Group Mentoring

Group MentoringGroup mentoring, in which one or several mentors work with a group of mentees, has long been a popular model for providing youth with a mentoring relationship—at one point it was estimated that 20% of the nation’s programs were utilizing a group model.i This model has gained increasing popularity in recent years as practitioners, particularly those working in schools, afterschool settings, and recreational programs have looked for a way to offer mentoring without relying on the labor-intensive and often-inconsistent results of recruiting large numbers of community adults to volunteer as mentors. In addition to potentially reducing recruitment issues, these programs also can provide a “dual” impact: providing growth and development for younger mentees while also offering older youth a chance to build leadership skills, gain self-confidence, and experience the fifth “C” (contribution) found in the youth development model championed by Richard Lerner and others.ii

Group mentoring programs are offered in a variety of settings with diverse goals depending on the demographics and needs of the participants. Popular variations include models where participants are all the same gender (e.g., serving groups of boys), as well as peer models where older adolescents mentor elementary age youth, or more “near peer” approaches such ashigh school seniors mentoring incoming freshmen. Because of the group makeup of these programs, they tend to emphasize collaborative activities and other group tasks, although most programs also provide opportunities for personal sharing and discussion of relevant topics.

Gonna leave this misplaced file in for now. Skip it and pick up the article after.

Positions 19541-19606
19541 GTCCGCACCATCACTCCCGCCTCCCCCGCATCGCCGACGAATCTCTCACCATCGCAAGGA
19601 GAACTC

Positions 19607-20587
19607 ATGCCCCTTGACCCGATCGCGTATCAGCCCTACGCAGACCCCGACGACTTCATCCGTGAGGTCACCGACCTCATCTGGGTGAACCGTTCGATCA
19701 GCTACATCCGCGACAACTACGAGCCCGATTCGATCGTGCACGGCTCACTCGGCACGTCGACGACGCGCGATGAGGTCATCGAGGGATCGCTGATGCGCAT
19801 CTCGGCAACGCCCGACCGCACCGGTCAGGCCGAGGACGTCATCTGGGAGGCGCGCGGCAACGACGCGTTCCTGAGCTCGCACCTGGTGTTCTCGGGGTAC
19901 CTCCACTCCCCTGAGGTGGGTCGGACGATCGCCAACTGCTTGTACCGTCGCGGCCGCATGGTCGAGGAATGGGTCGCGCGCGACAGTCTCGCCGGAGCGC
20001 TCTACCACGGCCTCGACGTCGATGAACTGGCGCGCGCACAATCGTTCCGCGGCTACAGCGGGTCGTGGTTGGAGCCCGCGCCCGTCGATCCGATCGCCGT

What does the research say about group mentoring?

In 2016 the National Mentoring Research Center conducted an extensive evidence review to determine what the research on group mentoring programs had generally concluded about their effectiveness, the factors that enhance or limit their effectiveness, and efforts to bring group mentoring to scale nationally. This review concluded that there is some preliminary evidence that:

  • Group mentoring programs can produce an array of positive outcomes for youth (behavioral, emotional, academic, etc.) and seem to be effective across a wide range of youth participants (ages, ethnicities, etc.).
  • Additional relational processes, such as group cohesion and belonging and a strong group identity, may also contribute to the outcomes youth experience from group mentoring.
  • Group mentoring programs offer a context for activities that develop mentee skills, change mentee attitudes, and offer positive peer interactions; and that these processes may lead to behavioral outcomes for participants.

This full Model Review, which also includes tips for practitioners offering or developing group mentoring services, is available in the links below. Recommendations for practitioners include:

  • Offering training for group mentors on how to manage the dynamics and personalities of the group, how to implement the program activities, and how to coordinate their mentor role with the other mentors in the group if the model has multiple mentors interacting with the same mentees.